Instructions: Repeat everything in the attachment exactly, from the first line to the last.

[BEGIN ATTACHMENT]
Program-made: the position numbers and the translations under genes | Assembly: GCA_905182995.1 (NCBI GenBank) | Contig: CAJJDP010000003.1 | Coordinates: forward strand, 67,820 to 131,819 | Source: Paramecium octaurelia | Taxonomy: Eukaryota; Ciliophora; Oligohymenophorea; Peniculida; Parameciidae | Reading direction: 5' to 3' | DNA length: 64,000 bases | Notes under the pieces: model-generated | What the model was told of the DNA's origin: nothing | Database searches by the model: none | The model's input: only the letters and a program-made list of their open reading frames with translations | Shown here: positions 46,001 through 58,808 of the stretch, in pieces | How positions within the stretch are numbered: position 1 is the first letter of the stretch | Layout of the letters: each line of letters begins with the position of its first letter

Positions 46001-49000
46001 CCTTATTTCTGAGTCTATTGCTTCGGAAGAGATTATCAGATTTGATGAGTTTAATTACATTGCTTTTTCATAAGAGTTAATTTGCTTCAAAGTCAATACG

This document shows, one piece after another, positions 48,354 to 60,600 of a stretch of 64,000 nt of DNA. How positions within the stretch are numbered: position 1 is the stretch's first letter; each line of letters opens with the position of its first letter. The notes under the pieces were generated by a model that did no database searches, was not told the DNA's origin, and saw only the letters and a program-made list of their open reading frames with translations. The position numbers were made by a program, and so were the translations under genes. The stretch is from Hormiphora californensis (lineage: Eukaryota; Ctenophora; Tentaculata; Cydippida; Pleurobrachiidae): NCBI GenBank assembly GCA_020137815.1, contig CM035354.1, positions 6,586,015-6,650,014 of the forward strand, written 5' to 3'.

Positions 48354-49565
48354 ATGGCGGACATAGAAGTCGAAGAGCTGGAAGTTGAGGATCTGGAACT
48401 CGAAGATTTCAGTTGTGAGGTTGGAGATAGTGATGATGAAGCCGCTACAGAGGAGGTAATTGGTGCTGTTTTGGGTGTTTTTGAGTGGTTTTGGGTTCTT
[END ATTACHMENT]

Program-made: the position numbers and the translations under genes | Assembly: GCA_905182995.1 (NCBI GenBank) | Contig: CAJJDP010000003.1 | Coordinates: forward strand, 67,820 to 131,819 | Source: Paramecium octaurelia | Taxonomy: Eukaryota; Ciliophora; Oligohymenophorea; Peniculida; Parameciidae | Reading direction: 5' to 3' | DNA length: 64,000 bases | Notes under the pieces: model-generated | What the model was told of the DNA's origin: nothing | Database searches by the model: none | The model's input: only the letters and a program-made list of their open reading frames with translations | Shown here: positions 46,001 through 58,808 of the stretch, in pieces | How positions within the stretch are numbered: position 1 is the first letter of the stretch | Layout of the letters: each line of letters begins with the position of its first letter

Positions 46001-49000
46001 CCTTATTTCTGAGTCTATTGCTTCGGAAGAGATTATCAGATTTGATGAGTTTAATTACATTGCTTTTTCATAAGAGTTAATTTGCTTCAAAGTCAATACG

This document shows, one piece after another, positions 48,354 to 60,600 of a stretch of 64,000 nt of DNA. How positions within the stretch are numbered: position 1 is the stretch's first letter; each line of letters opens with the position of its first letter. The notes under the pieces were generated by a model that did no database searches, was not told the DNA's origin, and saw only the letters and a program-made list of their open reading frames with translations. The position numbers were made by a program, and so were the translations under genes. The stretch is from Hormiphora californensis (lineage: Eukaryota; Ctenophora; Tentaculata; Cydippida; Pleurobrachiidae): NCBI GenBank assembly GCA_020137815.1, contig CM035354.1, positions 6,586,015-6,650,014 of the forward strand, written 5' to 3'.

Positions 48354-49565
48354 ATGGCGGACATAGAAGTCGAAGAGCTGGAAGTTGAGGATCTGGAACT
48401 CGAAGATTTCAGTTGTGAGGTTGGAGATAGTGATGATGAAGCCGCTACAGAGGAGGTAATTGGTGCTGTTTTGGGTGTTTTTGAGTGGTTTTGGGTTCTT